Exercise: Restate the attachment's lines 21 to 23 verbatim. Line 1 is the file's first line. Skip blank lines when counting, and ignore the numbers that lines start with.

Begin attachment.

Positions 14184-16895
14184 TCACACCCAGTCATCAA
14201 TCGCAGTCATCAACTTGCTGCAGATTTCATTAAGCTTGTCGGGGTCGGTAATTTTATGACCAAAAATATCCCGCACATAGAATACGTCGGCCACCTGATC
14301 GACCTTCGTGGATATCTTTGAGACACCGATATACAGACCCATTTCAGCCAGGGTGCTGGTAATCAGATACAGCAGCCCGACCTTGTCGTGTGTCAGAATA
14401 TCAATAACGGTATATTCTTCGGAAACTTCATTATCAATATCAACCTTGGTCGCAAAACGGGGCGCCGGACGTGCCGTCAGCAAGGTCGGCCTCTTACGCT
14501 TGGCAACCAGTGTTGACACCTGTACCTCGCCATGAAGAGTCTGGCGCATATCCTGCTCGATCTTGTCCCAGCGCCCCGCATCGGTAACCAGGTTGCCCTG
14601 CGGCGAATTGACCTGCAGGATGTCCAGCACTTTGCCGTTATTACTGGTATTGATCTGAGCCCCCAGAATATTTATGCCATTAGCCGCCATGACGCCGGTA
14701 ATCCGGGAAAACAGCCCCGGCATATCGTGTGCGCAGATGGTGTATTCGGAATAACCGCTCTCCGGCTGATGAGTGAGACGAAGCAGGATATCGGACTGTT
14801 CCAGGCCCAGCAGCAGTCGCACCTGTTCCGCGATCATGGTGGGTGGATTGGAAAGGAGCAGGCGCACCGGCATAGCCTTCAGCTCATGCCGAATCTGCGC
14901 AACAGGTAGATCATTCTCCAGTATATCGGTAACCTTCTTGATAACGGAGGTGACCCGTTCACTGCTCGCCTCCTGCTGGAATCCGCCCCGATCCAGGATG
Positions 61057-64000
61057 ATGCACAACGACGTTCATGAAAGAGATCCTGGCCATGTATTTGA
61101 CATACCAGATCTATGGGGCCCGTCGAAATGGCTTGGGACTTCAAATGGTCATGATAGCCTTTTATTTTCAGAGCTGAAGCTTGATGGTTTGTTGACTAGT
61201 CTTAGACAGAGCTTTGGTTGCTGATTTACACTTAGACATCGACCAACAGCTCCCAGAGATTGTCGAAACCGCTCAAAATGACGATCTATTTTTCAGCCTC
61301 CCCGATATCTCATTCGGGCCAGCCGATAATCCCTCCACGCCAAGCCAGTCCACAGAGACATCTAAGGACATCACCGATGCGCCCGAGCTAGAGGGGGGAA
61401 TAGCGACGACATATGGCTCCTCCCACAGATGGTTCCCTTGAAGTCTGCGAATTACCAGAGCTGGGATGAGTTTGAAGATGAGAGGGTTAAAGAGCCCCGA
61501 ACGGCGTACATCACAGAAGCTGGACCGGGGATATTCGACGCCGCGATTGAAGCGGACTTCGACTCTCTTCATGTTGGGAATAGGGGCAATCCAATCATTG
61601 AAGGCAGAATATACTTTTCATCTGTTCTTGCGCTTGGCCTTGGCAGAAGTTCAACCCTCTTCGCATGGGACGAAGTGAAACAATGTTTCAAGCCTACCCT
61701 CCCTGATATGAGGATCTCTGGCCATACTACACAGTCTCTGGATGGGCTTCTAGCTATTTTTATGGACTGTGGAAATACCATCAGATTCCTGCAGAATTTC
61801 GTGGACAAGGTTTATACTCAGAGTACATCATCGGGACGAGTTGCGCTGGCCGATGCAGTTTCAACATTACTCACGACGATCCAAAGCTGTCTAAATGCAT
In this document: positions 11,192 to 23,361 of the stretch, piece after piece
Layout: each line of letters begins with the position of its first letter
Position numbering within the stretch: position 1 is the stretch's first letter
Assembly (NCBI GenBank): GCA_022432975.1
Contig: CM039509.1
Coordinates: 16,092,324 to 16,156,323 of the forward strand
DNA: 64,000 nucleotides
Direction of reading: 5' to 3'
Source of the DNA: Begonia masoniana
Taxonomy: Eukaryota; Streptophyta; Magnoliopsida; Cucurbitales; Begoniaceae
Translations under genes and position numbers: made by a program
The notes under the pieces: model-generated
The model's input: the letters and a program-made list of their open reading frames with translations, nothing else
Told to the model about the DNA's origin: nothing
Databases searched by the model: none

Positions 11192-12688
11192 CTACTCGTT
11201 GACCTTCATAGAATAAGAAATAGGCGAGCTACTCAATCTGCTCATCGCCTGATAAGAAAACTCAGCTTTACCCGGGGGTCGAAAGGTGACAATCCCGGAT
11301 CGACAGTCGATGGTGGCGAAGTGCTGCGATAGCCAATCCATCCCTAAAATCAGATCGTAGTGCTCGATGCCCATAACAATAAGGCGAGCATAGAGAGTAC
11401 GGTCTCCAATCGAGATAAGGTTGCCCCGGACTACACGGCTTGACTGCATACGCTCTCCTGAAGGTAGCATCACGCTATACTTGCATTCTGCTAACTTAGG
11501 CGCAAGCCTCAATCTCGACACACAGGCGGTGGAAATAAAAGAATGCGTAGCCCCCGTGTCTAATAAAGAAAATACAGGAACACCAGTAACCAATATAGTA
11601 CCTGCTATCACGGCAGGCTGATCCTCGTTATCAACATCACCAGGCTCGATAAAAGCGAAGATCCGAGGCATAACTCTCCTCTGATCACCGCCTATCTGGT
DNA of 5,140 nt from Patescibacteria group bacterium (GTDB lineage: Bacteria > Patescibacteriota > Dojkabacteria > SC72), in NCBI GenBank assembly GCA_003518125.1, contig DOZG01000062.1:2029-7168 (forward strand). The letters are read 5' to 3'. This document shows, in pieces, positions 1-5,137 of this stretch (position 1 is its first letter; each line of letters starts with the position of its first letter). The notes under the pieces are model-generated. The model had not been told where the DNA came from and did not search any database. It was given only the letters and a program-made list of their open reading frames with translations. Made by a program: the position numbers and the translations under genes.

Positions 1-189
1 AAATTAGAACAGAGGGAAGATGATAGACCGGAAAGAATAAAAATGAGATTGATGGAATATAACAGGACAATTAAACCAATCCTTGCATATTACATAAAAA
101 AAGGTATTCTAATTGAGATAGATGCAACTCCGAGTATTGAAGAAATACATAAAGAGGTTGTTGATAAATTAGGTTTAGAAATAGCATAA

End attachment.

In this document: positions 11,192 to 23,361 of the stretch, piece after piece
Layout: each line of letters begins with the position of its first letter
Position numbering within the stretch: position 1 is the stretch's first letter